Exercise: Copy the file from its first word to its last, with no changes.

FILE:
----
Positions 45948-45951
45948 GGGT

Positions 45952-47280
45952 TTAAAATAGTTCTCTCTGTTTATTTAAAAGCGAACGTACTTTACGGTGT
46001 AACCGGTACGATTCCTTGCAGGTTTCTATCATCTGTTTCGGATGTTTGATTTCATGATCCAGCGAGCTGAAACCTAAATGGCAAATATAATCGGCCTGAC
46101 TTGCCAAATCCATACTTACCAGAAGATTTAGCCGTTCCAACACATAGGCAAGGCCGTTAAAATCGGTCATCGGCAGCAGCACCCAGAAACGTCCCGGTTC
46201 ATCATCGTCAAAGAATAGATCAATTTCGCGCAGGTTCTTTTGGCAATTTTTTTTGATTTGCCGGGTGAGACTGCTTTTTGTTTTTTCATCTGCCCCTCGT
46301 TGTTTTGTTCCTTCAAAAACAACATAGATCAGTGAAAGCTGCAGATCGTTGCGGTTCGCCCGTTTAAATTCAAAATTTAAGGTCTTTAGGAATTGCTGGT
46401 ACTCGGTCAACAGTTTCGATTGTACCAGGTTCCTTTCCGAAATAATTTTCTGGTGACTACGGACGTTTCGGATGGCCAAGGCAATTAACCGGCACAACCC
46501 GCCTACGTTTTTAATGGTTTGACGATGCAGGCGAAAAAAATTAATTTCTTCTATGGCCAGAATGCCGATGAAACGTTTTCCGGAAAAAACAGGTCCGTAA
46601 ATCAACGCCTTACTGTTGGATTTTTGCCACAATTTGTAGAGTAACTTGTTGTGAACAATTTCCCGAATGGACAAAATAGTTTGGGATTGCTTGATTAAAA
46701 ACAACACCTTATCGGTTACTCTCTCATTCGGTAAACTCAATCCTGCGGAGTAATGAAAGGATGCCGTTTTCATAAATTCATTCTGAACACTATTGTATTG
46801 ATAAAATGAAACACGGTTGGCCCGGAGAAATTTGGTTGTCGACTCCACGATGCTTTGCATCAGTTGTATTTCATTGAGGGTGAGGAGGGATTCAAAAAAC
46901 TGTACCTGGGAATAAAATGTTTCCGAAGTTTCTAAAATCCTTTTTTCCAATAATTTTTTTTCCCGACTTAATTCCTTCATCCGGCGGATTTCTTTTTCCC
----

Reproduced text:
Positions 45948-45951
45948 GGGT

Positions 45952-47280
45952 TTAAAATAGTTCTCTCTGTTTATTTAAAAGCGAACGTACTTTACGGTGT
46001 AACCGGTACGATTCCTTGCAGGTTTCTATCATCTGTTTCGGATGTTTGATTTCATGATCCAGCGAGCTGAAACCTAAATGGCAAATATAATCGGCCTGAC
46101 TTGCCAAATCCATACTTACCAGAAGATTTAGCCGTTCCAACACATAGGCAAGGCCGTTAAAATCGGTCATCGGCAGCAGCACCCAGAAACGTCCCGGTTC
46201 ATCATCGTCAAAGAATAGATCAATTTCGCGCAGGTTCTTTTGGCAATTTTTTTTGATTTGCCGGGTGAGACTGCTTTTTGTTTTTTCATCTGCCCCTCGT
46301 TGTTTTGTTCCTTCAAAAACAACATAGATCAGTGAAAGCTGCAGATCGTTGCGGTTCGCCCGTTTAAATTCAAAATTTAAGGTCTTTAGGAATTGCTGGT
46401 ACTCGGTCAACAGTTTCGATTGTACCAGGTTCCTTTCCGAAATAATTTTCTGGTGACTACGGACGTTTCGGATGGCCAAGGCAATTAACCGGCACAACCC
46501 GCCTACGTTTTTAATGGTTTGACGATGCAGGCGAAAAAAATTAATTTCTTCTATGGCCAGAATGCCGATGAAACGTTTTCCGGAAAAAACAGGTCCGTAA
46601 ATCAACGCCTTACTGTTGGATTTTTGCCACAATTTGTAGAGTAACTTGTTGTGAACAATTTCCCGAATGGACAAAATAGTTTGGGATTGCTTGATTAAAA
46701 ACAACACCTTATCGGTTACTCTCTCATTCGGTAAACTCAATCCTGCGGAGTAATGAAAGGATGCCGTTTTCATAAATTCATTCTGAACACTATTGTATTG
46801 ATAAAATGAAACACGGTTGGCCCGGAGAAATTTGGTTGTCGACTCCACGATGCTTTGCATCAGTTGTATTTCATTGAGGGTGAGGAGGGATTCAAAAAAC
46901 TGTACCTGGGAATAAAATGTTTCCGAAGTTTCTAAAATCCTTTTTTCCAATAATTTTTTTTCCCGACTTAATTCCTTCATCCGGCGGATTTCTTTTTCCC